To verify the validity of these findings, the researchers asked another group of participants to consume drinks containing either sucralose alone or maltodextrin alone over a further 7-day period.

The team found that neither the sweetener on its own, nor the carbohydrate on its own seemed to interfere with sweet taste sensitivity or insulin sensitivity.

Best  to swap diet drinks for water

So what happened? Why did the sweetener-carb combo impact participants’ ability to perceive sweet tastes, as well as their insulin sensitivity?

The researchers are, as yet, unable to say for sure, but they do have some working hypotheses.

“Perhaps the effect resulted from the gut generating inaccurate messages to send to the brain about the number of calories present,” suggests Prof. Small.

“The gut would be sensitive to the sucralose and the maltodextrin and signal that twice as many calories are available than are actually present. Over time, these incorrect messages could produce negative effects by altering the way the brain and body respond to sweet taste,” she adds.

In their study paper, the researchers also refer to previous studies in rodents, in which the researchers fed the animal plain yogurt to which they had added artificial sweeteners.

This intervention, the investigators say, led to similar effects as the ones that they observed in the current study, which makes them think that the combination of sweeteners and carbs from yogurt may have been responsible.

“Previous studies in rats have shown that changes in the ability to use sweet taste to guide behavior can lead to metabolic dysfunction and weight gain over time. We think this is due to the consumption of artificial sweeteners with energy,” says Prof. Small.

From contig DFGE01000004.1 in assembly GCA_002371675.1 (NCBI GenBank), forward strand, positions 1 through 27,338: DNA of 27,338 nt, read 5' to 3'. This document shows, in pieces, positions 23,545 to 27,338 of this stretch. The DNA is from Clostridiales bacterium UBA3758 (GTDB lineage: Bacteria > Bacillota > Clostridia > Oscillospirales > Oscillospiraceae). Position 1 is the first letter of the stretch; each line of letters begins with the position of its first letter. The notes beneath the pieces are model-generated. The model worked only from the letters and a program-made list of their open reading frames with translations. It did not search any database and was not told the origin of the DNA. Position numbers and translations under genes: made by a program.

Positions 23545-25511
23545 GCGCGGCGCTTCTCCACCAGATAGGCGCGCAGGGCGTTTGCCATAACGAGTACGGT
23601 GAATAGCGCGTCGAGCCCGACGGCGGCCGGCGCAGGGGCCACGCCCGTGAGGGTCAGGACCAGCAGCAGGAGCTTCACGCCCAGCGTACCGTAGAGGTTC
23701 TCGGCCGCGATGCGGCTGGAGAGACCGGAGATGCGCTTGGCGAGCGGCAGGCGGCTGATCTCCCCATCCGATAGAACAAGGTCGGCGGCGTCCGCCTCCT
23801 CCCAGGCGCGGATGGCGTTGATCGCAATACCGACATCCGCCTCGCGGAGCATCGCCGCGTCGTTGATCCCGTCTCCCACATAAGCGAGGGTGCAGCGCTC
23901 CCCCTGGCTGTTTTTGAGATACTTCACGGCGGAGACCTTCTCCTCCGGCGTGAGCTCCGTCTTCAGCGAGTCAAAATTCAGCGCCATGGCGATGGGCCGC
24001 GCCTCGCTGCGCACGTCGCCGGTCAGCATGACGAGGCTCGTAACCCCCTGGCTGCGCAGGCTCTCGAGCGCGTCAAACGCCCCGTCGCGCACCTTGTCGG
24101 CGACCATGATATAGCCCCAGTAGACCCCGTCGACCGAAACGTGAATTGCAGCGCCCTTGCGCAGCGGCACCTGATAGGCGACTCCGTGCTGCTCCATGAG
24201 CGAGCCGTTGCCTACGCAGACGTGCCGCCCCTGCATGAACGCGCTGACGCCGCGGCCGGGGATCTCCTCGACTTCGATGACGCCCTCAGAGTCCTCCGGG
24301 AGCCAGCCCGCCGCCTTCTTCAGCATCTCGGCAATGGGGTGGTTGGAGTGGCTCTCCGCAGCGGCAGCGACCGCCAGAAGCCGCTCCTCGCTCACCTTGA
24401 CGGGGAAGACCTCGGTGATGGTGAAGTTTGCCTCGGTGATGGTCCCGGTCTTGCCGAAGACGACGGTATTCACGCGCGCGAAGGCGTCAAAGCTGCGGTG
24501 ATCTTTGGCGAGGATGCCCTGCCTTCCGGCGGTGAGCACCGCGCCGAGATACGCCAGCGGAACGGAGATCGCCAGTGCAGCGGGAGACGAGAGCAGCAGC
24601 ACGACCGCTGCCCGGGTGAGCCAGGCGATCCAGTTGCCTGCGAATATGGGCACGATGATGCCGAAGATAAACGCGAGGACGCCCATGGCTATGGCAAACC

“Our findings suggest that it’s OK to have a Diet Coke once in a while, but you shouldn’t drink it with something that has a lot of carbs. If you’re eating French fries, you’re better off drinking a regular Coke or — better yet — water. This has changed the way that I eat and what I feed my son. I’ve told all my friends and my family about this interaction.”

– Prof. Dana Small

The investigators are planning to try to find out whether other artificial sweeteners, as well as natural-origin sweeteners, such as stevia, lead to the same effects as sucralose when combined with carbohydrates.

Commenting on the study findings, Sarah Berry, Ph.D. — a senior lecturer at King’s College London in the United Kingdom, who was not involved in this research — notes that the study had a solid methodology, and its result should lead to further investigations around sweeteners and their possible effects on health.

“From a public health perspective, this research is relevant in the context that we typically consume sweeteners alongside carbohydrate-containing foods,” Berry notes.

“For example,” she goes on to point out, “sweeteners are found in many refined low calorie and low sugar foods in conjunction with other carbohydrates.”

Still, she adds: “A note of caution; these results cannot be generalized to all sweeteners because the main types of different sweeteners commonly incorporated into our foods and drinks (including sucralose, aspartame, saccharin, and Ace-K) are metabolized differently and therefore will have different health effects.”